After so many difficulties like displacement, poverty, unemployment, and conflict, DRC now faces one more issue. The return of centuries-old illness has devasted the DRC once again by its terror, the Bubonic plague.
According to the ongoing situation and the research, it has come into the reflection that this plague is currently attacking children.
Ominous consequences for children
The research was conducted on three major health zones present in Ituri. And at that place, more than 490 cases of Bubonic Plague are recorded, whereas 20 fatalities have happened between 2020-2021.
And in the same province, more than 578 cases and 44 deaths are recorded in the same period.
It is bizarre to get the news of reoccurring cases of the Bubonic plague after more than 15 years. Also, getting the information of this plague from those regions where very few were previously.
And children are most exposed to this plague, so safety for them should be prominent.
Bubonic plague, easily treatable with antibiotics, has reappeared in eastern DR Congo.
— UNICEF (@UNICEF) August 24, 2021
Poor Sanitation May Be a factor for Bubonic Plague
Bubonic plague, also recognized as the black death, is a hazardous disease originating from Yersinia pestis bacteria found in mammals and fleas. The symptoms of this disease are painful swollen lymph nodes knowns as buboes.
Poor sanitation and unhygienic are the prominent reasons for the outbreak of such diseases. Such causes invite the rats which carry those fleas in search of food that later on infect people.
The disease is dangerous, yet it is treatable with the help of antibiotics.
The continued confirmed cases of Bubonic plague are in Peru, Madagascar, and Ituri worldwide.
The current outbreak of Bubonic plague differs from the previous pneumonic form of plague, which was highly infectious. This plague used to be transferred from person to person via air, and it was found in the area previously free from diseases.
Poor families are in danger of Bubonic Plague
Poor families can come into the grip of this plague cause of its spreading in rural areas via wild rats.
A 40-year lady from one of the three health regions under UNICEF study lives in the mud house made up of thatched roof in Aru. Her daughter, who is two years old us suffering from Bubonic Plague. She took her to the hospital as soon as possible when she notices the swollen lymph nodes on her neck.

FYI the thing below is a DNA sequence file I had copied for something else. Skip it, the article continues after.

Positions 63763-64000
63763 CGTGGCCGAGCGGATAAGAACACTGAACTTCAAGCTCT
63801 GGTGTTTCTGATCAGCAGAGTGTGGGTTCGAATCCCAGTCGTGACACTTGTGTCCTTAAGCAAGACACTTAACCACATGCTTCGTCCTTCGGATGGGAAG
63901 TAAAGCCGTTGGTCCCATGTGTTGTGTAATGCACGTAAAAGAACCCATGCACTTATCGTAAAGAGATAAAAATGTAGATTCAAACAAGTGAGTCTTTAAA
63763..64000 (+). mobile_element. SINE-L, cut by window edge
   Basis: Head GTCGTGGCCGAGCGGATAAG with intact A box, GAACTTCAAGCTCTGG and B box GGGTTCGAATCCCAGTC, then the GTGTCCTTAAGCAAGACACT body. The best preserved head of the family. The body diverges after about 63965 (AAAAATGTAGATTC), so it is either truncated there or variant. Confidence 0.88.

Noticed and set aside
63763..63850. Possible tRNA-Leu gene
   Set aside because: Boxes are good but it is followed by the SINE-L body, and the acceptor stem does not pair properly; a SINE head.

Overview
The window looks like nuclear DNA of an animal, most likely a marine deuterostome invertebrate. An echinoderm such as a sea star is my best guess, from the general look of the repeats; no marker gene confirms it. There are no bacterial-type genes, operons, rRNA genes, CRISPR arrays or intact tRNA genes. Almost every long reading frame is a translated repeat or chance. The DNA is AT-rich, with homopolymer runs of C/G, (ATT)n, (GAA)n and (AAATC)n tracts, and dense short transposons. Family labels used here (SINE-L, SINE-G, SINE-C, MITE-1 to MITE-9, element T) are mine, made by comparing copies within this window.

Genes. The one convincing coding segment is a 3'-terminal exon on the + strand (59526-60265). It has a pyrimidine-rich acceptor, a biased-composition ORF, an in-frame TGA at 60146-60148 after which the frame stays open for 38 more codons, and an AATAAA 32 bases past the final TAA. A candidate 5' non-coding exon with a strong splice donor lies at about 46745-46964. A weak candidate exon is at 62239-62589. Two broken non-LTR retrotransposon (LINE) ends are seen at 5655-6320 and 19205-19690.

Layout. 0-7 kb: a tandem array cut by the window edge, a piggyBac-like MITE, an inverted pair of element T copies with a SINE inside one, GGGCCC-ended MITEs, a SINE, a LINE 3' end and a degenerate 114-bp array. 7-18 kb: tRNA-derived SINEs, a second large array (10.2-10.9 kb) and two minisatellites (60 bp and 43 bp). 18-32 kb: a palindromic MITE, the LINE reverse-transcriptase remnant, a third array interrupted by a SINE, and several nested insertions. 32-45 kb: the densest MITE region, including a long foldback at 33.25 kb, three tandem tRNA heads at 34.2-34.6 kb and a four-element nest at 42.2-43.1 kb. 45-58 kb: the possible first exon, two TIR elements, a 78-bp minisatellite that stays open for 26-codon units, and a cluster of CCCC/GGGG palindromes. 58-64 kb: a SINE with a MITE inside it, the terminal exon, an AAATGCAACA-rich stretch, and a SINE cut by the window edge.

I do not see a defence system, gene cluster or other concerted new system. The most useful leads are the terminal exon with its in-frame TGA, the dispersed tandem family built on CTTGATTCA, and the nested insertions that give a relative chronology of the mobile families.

Doctors have treated her with some pills, but evidently, her whole family got infected from the disease.
She’s unable to eat anything, having a very high fever, and her gums are also blood red.
According to the lady, she previously noticed many rats in her house, and she also borrowed a cat from one of her friends to kill those rats.
The significant loss which this plague is causing is making them poorer. People have to look after their admitted child, for which they are unable to go on the field to work.
Helping Hands for affected communities
These plagues are easily treatable with any available antibiotics in Ituri health centers. But what UNICEF should do is to seek people to help them.
According to a recent report, the communities from those three health regions are aware of the increasing plague risks. Still, factors like poverty, displacement, and unemployment have prevented them from taking action and protecting themselves from this. They are risking their and their children’s lives all over this.
But many other factors such as no beds, unsafe funerals, improper waste disposal, medics are responsible for such scenarios.
UNICEF is coming forward by offering pest control and proper construction of the houses to prevent dangerous insects. Agencies are also working to make beds for the children from the local products.
And the people need to separate their food from the place where they live and sleep to a better place to avoid infection.